[B._Beckhoff,_et_al.]_Handbook_of_Practical_X-Ray_(b-ok.org).pdf

Analysis tasks have the objective of studying the

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analysis tasks have the objective of studying the effects of such pollution by monitoring the chemical composition or structure of samples. More specifically the objectives of monitoring can be the assessment of the effect of pollution on humans, the identification of the cause and effect relationship, the evalua- tion of pollutant interaction, source apportionment, or the need for legislative control on emission of pollutants. It is quite unfortunate that XRF has never been rewarded to be a standard method having legal force for environmental application in Europe. However, in the United States most aerosol monitor- ing analysis is carried our by XRF. A remarkable observation was made in a recent study that investigated the distribution of general applications in the field of X-ray spectrometry [265]. Analytical abstract database in 1998 showed that environmental and geological applications of XRS make up more than 80% of the total which means that at least in the academic sectors most applications are carried out in this field. As can be seen in Fig. 7.114, water, aerosol, and soil analysis are the major applications in this field. For this rea- son, this chapter will concentrate on the analyses techniques and recent results in these popular fields. Interested readers might find overviews and references on other environmental applications in the annular X-ray spectrometry re- views of Analytical Chemistry [266–268] and Journal of Analytical Atomic Spectrometry [269, 270]. From the above definition (of the complex environment) we have to con- clude that environmental applications involve large sample numbers and the samples themselves have a large variability in concentration. For such tasks X-ray fluorescence and in some applications (like aerosol analysis) PIXE was an ideal method due to the low cost/sample/element on the one hand and because of the high throughput capability on the other. Characteristic X-ray emission spectroscopies from an analytical point of view are atomic number sensitive methods. Most routine analyses in the last decades have been carried out for geological explorations [272]. Environmen- tal applications merit basically from the non-destructiveness and the wide dynamic range of the technique. However, conventional XRF is often criti- cized of having relatively high detection limits. Since the beginning of the 1990s many other techniques have emerged, some of them with much lower minimum detection limits (MDL) even for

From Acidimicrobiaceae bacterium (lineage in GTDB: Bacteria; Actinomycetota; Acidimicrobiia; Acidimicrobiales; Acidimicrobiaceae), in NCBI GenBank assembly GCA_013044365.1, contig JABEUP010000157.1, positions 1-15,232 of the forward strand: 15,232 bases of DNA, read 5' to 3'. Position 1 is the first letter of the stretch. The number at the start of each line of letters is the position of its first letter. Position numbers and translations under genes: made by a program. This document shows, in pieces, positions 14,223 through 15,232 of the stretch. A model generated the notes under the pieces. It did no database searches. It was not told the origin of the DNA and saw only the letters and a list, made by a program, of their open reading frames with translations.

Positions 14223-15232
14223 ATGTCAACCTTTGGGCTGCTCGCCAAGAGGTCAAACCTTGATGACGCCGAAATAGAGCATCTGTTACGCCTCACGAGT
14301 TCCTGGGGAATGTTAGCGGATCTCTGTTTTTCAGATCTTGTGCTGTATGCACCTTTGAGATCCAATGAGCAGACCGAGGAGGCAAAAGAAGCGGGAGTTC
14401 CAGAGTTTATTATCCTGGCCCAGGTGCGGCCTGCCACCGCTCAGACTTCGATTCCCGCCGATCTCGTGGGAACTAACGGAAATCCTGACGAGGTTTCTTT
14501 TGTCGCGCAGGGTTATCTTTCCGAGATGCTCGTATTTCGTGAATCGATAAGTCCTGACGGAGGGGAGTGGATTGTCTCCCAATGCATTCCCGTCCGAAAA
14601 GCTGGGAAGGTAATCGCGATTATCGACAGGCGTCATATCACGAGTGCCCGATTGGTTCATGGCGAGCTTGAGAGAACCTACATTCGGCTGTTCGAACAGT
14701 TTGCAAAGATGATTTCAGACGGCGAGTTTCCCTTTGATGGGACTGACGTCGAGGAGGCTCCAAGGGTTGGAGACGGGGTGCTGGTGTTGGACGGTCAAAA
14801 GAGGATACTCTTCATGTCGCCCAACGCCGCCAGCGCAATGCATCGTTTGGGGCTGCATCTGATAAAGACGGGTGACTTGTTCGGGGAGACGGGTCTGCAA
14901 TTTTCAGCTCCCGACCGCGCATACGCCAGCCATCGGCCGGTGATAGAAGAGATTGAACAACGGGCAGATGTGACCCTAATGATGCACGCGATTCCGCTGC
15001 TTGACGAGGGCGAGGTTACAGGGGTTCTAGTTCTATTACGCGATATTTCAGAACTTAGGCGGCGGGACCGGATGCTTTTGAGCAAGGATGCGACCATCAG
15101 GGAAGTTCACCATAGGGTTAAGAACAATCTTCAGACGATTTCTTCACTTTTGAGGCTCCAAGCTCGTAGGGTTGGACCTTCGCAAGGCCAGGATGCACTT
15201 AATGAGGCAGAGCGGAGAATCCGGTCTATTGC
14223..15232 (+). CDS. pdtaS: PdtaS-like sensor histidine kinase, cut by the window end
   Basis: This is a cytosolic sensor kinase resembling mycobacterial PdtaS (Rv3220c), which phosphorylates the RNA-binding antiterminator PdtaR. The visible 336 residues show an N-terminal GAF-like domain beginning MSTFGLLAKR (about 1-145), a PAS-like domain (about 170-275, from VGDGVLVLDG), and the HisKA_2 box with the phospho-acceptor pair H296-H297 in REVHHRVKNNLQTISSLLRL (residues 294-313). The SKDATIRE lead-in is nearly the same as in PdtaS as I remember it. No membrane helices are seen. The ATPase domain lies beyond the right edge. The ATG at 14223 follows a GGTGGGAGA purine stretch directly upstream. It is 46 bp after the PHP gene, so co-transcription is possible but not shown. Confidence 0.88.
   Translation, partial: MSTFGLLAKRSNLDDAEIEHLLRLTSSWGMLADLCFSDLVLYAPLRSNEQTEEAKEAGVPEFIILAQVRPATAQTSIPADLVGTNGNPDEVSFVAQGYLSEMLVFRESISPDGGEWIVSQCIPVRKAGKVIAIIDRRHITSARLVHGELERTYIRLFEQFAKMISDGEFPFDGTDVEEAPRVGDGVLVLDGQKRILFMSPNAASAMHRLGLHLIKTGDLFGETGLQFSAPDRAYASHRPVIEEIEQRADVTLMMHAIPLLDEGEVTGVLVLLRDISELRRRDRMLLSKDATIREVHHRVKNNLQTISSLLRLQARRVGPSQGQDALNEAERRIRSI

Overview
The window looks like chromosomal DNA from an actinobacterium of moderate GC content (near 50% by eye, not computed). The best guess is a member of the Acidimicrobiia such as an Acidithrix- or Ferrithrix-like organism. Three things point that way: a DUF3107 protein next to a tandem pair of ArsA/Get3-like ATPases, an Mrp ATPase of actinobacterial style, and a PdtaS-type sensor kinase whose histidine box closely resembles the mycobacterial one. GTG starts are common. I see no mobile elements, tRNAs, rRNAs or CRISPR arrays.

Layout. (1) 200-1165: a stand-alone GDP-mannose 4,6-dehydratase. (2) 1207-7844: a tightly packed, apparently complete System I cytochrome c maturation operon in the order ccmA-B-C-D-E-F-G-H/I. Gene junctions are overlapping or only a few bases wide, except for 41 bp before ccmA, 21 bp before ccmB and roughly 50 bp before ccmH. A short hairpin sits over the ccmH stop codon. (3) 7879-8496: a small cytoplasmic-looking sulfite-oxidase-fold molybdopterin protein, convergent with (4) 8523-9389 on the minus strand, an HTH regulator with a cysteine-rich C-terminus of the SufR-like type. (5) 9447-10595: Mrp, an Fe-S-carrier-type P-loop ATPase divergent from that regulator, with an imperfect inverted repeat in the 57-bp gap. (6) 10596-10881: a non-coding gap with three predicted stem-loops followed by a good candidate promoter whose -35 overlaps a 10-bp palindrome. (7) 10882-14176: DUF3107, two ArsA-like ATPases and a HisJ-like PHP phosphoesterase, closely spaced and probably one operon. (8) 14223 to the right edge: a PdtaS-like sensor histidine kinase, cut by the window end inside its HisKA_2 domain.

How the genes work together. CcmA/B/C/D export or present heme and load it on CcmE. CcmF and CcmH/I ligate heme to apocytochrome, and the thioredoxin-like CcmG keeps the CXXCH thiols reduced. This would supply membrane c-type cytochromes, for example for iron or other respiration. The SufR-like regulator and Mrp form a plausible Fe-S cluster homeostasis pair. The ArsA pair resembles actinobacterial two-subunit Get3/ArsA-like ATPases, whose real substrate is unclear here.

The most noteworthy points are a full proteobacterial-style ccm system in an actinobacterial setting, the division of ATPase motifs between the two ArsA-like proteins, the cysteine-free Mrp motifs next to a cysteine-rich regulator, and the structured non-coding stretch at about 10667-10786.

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Methodological Developments and Applications 603 Blologlcal 19% Others 14% Air 17% Water 19% Waste 8% Soll 23% Fig. 7.114. Relative contributions of published manuscripts in the different ap- plication fields of X-ray spectrometry in 1998. Reproduced from Injuk and Van Grieken [265] by permission of John Wiley & Sons bulk analysis. Figure 7.115 displays the detection limits of XRF techniques at this time.
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